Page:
Originally published by USA Today
An estimated 7,200 Central American migrants marching toward the United States are defying borders, law officers and America’s president, whose repeated threats have failed to shake their quest for asylum at America’s southern border.
Calling it "an assault," President Donald Trump said he would send as many troops to the border "as necessary" to stop the migrants' caravan, which on Tuesday was at least 1,100 miles from the nearest U.S.-Mexico border entry in McAllen, Texas.
The migrants have pushed past police with riot shields. Jumped on makeshift rafts. Slept stranded on a bridge without food or water. Trudged miles through multiple nations.
And along the way they’ve talked to journalists. Their words, collected here from USA Today, The Associated Press and foreign media outlets offer a glimpse at why men, women and children would endure the harsh uncertainty of the caravan — and why it’s better than what they left behind.
Why they won’t turn back: ‘I don’t care if I die’
Olivin Castellanos, 58, a truck driver and mason from Villanueva, Honduras, told the AP that he took a raft into Mexico. He hopes to work in construction in the United States.
“No one will stop us, only God,” he said Sunday after migrants streamed into Mexico from Guatamala. “We knocked down the door and we continue walking.”
“We are going to get to the border of the U.S.,” Luis Puerto, 39, of Colon, Honduras, said in English. “I am not going to stop. I don’t care if I die.”
“On this journey, one doesn’t eat well, sleep well and never rests,” Maria Lourdes Aguilar, 49, told Guatevision, the Guatemalan TV channel. Aguilar is traveling with her two sons and four grandchildren under 10.
“We’re used to it. Our own president doesn’t want us, it doesn’t matter to us that Trump doesn’t want us either,” she said.
Why they left: Death threats, extortion and poverty
In Honduras, Cristian repaired cell phones. In America, he’d do anything.
“I want to get to the States to contribute to that country,” he told the AP last week, “to do any kind of work, picking up garbage.”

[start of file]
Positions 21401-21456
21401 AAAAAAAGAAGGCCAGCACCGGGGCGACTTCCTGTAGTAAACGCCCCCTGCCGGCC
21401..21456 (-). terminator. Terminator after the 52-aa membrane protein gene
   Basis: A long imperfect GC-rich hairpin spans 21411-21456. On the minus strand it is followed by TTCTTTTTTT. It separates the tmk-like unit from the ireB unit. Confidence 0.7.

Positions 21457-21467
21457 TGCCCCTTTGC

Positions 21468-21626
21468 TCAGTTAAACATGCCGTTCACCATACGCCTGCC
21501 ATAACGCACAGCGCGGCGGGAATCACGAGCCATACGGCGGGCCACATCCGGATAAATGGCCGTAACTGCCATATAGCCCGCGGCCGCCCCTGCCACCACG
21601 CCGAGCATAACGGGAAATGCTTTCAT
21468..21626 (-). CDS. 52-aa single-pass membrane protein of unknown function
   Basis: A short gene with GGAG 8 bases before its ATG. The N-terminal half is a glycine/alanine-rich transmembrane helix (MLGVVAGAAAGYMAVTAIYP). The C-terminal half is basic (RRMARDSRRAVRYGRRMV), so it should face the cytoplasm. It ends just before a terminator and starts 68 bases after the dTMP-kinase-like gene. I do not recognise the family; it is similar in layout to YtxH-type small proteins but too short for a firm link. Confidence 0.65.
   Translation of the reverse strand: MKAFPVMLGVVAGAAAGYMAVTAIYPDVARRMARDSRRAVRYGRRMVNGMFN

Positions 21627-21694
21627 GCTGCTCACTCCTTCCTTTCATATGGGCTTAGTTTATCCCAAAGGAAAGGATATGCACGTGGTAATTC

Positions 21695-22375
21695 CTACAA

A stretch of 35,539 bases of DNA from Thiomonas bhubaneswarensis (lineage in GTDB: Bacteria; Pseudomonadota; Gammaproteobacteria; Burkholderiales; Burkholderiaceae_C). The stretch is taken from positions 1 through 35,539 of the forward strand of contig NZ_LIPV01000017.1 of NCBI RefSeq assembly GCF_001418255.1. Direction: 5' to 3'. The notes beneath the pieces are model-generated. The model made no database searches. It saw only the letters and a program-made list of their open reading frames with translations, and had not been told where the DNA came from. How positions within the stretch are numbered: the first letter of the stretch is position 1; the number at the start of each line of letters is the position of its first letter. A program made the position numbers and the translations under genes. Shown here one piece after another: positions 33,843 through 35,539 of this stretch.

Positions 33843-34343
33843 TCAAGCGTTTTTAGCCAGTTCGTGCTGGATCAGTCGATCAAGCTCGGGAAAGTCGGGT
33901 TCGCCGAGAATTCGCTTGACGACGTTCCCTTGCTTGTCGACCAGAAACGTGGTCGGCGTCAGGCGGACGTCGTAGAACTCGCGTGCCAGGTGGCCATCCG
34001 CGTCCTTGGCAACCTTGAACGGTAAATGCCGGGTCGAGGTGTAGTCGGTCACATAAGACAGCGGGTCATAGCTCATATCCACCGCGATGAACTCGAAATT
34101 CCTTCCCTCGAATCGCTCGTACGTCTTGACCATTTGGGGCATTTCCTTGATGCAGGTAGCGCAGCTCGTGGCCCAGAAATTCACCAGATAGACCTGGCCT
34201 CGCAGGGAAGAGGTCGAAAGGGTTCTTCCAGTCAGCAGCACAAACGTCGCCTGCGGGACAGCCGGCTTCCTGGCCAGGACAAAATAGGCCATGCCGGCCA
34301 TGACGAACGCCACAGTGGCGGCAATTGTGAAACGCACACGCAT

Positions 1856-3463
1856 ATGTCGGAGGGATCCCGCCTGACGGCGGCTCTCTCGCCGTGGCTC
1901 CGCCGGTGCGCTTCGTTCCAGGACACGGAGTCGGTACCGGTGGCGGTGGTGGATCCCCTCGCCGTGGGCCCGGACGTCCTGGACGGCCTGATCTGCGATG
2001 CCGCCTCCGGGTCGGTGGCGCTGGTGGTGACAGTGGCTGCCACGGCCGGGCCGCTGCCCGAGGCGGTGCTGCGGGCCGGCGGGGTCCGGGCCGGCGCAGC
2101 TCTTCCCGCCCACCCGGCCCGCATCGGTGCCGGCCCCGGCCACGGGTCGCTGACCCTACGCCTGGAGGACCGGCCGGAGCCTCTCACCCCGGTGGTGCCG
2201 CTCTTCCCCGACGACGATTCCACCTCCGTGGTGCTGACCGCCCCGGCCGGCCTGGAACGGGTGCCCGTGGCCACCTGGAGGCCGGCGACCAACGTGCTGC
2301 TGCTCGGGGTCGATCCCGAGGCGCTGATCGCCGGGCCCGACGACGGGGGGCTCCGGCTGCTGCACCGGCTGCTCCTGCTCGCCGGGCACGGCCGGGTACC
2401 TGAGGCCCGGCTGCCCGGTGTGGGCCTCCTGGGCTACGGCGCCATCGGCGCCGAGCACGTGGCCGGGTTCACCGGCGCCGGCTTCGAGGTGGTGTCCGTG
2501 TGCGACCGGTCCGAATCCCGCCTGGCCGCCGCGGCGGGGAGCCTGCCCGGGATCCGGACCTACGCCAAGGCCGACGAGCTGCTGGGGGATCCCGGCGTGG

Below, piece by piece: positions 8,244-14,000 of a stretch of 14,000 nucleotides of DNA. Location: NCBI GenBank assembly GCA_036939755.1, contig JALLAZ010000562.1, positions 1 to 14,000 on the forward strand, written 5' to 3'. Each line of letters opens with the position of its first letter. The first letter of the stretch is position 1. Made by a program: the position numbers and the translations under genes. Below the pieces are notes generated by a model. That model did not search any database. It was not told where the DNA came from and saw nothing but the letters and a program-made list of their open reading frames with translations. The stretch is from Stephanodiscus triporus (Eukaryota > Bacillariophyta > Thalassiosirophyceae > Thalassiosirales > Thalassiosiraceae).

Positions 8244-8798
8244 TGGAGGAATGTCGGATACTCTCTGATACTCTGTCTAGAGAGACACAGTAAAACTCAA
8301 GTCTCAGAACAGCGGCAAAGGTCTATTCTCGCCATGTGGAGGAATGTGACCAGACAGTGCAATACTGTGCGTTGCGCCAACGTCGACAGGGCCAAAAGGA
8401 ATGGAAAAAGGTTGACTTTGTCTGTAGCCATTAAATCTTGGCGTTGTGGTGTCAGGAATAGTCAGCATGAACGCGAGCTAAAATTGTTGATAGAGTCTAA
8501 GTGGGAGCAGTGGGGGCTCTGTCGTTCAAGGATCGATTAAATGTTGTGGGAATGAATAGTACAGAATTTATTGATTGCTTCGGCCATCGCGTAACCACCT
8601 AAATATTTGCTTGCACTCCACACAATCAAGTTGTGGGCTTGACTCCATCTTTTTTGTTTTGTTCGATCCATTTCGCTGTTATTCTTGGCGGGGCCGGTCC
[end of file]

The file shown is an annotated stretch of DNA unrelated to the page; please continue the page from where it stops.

Cristian, 34, shuttered his small business and left San Pedro Sula after gang members demanded $83 per month in protection payments — a fifth of his income. He has four daughters, and declined to give his last name after gangsters threatened him.
Jimenez Flores, a truck driver, faced death threats after he called the police on a gang that attacked his brother.
“I spent four months hidden,” he said. “I couldn’t even go into the street. I can’t go back.”
Alba Luz Giron Ramirez, a mother of three and former shop worker, left San Pedro Sula, Honduras, after gangs killed her brother and threatened her. On Friday, she stood in a throng of women with small children at the border gate from Guatemalato Mexico.
"Please ... Let us pass,” she pleaded to border authorities. Her son Ramon, 5, spoke quietly.
“We want them to give us permission to go to Mexico,” the boy said. “We wouldn’t stay.”
Gerson Monterosa, a factory worker, fled Honduras after a group of young men demanded roughly $200 a month in “rent” — meaning extortion — just for living in his own home. (One in five Hondurans live on less than $1.90 a day, according to the World Bank.)
“They gave me a piece of paper saying that if I didn’t pay them they were going to kill me,” Monterosa said this week. “They gave a week or they were going to burn down the house.”
José Anibal Rivera, 52, an unemployed security guard from San Pedro Sula, crossed into Mexico by raft Sunday and joined the caravan. “There are like 500 more people behind me,” he told the AP.
Why they won't heed warnings: ‘There isn’t a single terrorist here’
President Donald Trump this week claimed, with no evidence, that “criminals and unknown Middle Easterners” were mixed into the caravan. But AP journalists traveling with the caravan for over a week have met no Middle Eastern people, nor has caravan organizer Denis Omar Contreras.
“There isn’t a single terrorist here,”Contreras told AP, noting migrants come from Honduras, El Salvador, Guatemala and Nicaragua. “As far as I know there are no terrorists in these four countries, at least beyond the corrupt governments.”
Though migrants know that they’re less than welcome by Trump and others in the countries they pass through.
“We know very well that this country (Mexico) did not welcome us the way we had hoped and we know that we can return to Honduras and we also know that there are narcotraffickers who kidnap and kill migrants,” Juan Carlos Flores, 47, told Guatevision.
“But we live in greater fear in our country, as so we continue forward.”
Scarleth Cruz, 21, said she left oppression in Honduras but would take political asylum in Mexico.
“Why would I want to go to the United States if I’m going to be persecuted” there as well, she said.